Kevin T. Barlow, Au.D.
You’re probably aware of hearing loss and diabetes – both common public-health challenges – but did you know these two conditions can go hand in hand? Hearing loss is more than doubly prevalent among those with diabetes, offering yet another reason to stay atop your regular hearing checkups.
Nearly 10% of people in the U.S. have diabetes, according to the American Diabetes Association. Though it’s a chronic metabolic disease that isn’t yet curable, diabetes can be managed. Left uncontrolled, however, it may lead to other problems such as cardiovascular disease, kidney damage, and hearing loss.
How exactly are hearing loss and diabetes linked? The science isn’t yet conclusive on all the ways and whys, but research has identified poor blood flow to the inner ear as a culprit in hearing loss among diabetic patients.
One significant finding is that hearing impairment is 2.1 times as common among adults with diabetes — regardless of age, according to a study published in the Journal of Clinical Endocrinology & Metabolism in 2013. In addition, the American Diabetes Associates estimates the rate of hearing loss to be 30% greater among prediabetic U.S. adults.
Diabetes-linked hearing issues commonly affect high-frequency hearing, potentially making it harder to understand speech in noise. Indeed, diabetes may play a role in hearing loss, but you can fight back by helping reduce your overall risk of hearing impairment.
Some prevention tips:
Manage your diabetes if you have it, using strategies created with your medical doctor.
Reduce exposure to excess noise, one of the most preventable causes of hearing loss.
Eat a balanced, nutritious diet, which contributes to better ear functioning.
Avoid tobacco use, a risk factor for cancer, hearing loss, and many other problems.
Stay physically active, because excess weight not only ups the risk of diabetes but can tax your hearing.
Have your hearing evaluated by a licensed audiologist at least once a year — just like regular eye and teeth care — for early testing, detection, and treatment of any problems.
Diabetes-associated hearing loss could affect one or both ears, may occur suddenly or gradually, and could appear with or without balance problems of the inner ear, but routine professional hearing checks can help catch potential issues early. So don’t wait. If you have diabetes, seek a hearing screening to help support your better health today.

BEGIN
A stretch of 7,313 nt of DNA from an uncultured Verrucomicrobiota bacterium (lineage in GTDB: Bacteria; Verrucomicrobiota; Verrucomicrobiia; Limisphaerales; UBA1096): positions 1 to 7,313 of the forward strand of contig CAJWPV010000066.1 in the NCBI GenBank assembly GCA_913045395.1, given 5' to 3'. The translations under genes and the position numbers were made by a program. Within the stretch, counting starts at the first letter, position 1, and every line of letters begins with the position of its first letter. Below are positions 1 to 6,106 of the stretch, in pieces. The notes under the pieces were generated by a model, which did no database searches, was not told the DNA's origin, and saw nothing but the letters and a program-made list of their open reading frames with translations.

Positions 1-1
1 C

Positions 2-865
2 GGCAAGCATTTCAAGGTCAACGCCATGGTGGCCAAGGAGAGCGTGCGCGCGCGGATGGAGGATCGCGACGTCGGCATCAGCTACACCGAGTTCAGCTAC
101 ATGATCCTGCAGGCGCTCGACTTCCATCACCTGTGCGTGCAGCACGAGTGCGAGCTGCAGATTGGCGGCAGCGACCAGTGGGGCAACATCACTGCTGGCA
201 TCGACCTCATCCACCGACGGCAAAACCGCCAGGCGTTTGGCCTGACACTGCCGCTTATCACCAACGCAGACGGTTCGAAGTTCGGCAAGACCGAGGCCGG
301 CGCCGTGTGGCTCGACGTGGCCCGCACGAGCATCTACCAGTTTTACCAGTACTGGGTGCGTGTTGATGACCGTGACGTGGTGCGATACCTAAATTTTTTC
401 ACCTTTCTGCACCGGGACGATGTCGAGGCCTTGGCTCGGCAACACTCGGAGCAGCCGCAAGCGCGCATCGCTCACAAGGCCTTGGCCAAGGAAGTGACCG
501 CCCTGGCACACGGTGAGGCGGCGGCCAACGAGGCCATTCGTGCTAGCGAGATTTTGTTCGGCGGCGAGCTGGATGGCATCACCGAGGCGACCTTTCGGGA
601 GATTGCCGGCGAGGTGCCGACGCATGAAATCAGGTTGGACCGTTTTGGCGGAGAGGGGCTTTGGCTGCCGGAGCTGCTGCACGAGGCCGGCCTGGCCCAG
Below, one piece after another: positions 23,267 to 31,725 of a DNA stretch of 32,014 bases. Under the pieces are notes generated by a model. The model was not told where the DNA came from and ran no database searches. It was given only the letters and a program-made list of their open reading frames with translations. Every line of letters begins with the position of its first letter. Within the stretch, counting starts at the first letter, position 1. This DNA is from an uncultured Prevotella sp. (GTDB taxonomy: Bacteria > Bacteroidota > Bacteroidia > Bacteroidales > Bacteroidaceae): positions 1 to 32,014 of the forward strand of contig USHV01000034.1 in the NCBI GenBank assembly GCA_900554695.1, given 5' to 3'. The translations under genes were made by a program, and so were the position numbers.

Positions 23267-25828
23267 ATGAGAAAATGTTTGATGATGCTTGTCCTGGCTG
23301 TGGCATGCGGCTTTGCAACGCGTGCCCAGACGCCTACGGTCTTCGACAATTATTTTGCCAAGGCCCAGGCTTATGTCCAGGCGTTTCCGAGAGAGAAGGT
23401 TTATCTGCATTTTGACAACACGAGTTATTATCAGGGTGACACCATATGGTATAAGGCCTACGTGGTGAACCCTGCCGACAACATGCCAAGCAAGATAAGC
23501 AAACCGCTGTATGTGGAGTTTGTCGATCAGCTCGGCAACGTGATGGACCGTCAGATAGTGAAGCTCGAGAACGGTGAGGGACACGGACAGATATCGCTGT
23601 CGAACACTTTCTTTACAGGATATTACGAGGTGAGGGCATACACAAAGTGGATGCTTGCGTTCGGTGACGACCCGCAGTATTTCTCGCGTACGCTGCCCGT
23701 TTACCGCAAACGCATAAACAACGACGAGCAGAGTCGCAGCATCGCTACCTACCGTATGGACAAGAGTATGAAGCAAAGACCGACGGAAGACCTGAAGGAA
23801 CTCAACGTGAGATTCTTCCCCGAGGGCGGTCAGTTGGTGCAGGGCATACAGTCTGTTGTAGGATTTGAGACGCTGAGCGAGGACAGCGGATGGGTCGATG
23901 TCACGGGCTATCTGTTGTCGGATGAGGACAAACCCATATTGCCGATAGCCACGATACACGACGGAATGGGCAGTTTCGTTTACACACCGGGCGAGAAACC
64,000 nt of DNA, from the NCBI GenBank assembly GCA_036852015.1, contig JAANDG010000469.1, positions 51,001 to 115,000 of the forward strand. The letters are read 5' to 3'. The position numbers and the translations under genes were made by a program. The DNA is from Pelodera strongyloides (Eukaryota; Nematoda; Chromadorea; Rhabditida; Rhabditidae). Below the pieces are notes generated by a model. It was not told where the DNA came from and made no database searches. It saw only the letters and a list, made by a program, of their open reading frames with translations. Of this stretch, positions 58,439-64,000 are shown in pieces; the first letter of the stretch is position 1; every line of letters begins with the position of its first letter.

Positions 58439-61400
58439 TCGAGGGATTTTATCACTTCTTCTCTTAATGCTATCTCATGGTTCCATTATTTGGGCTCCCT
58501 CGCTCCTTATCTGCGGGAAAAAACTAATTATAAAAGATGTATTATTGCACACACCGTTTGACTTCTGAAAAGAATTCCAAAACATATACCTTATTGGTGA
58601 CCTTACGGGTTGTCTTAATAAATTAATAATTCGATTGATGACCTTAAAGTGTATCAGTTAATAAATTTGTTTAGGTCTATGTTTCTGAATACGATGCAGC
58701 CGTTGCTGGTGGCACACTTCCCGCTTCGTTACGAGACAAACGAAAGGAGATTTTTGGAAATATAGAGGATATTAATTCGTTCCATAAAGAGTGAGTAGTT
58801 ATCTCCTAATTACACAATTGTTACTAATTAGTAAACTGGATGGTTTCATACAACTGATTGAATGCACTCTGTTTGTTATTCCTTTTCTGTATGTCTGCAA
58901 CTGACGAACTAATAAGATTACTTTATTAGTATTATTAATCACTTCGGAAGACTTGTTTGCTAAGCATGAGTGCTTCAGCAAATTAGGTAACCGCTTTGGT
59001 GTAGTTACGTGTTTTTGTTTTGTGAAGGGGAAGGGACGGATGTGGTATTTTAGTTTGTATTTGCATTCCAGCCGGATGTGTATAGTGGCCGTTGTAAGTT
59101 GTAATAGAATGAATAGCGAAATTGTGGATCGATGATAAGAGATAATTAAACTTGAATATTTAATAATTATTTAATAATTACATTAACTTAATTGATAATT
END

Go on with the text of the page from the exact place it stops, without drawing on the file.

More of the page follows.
CHECK YOUR HEARING
• Do people around you seem to be mumbling?
• Are you often reading lips to follow conversations?
• Do loved ones complain about your TV volume?
• Are you experiencing humming, buzzing, or ringing in your ears?
• Do you have a difficult time hearing the doorbell?
• Do you miss key words in a sentence?
• Do you frequently ask people to repeat themselves?
• Is it challenging to understand others on the phone?
If you answered “yes” to any of these questions, you might be experiencing some hearing loss.Schedule a professional hearing exam.
CALL TODAY to schedule your appointment 863.594.1976
Winter Haven Audiology
510 1st St S | Winter Haven
704 SR 60 E | Lake Wales
Horikawa C et al. Diabetes and Risk of Hearing Impairment in Adults: A Meta-Analysis. Journal of Clinical Endocrinology & Metabolism. 2013;98(1):51–58. American Diabetes Association. Statistics About Diabetes. http://www.diabetes.org/diabetes-basics/statistics/. Accessed June 6, 2019. American Diabetes Association. Diabetes and Hearing Loss. http://www.diabetes.org/living-with-diabetes/treatment-and-care/seniors/diabetes-and-hearing-loss.html. June 6, 2019. The Hearing Review. Annual Audiological Evaluations
Should Be Mandatory for Patients with Diabetes. http://www.hearingreview.com/2015/12/annual-audiological-evaluations-mandatory-patients-diabetes/. Accessed June 6, 2019.
Diabetes & Hearing Loss: What You Need to Know
Kevin T. Barlow, Au.D.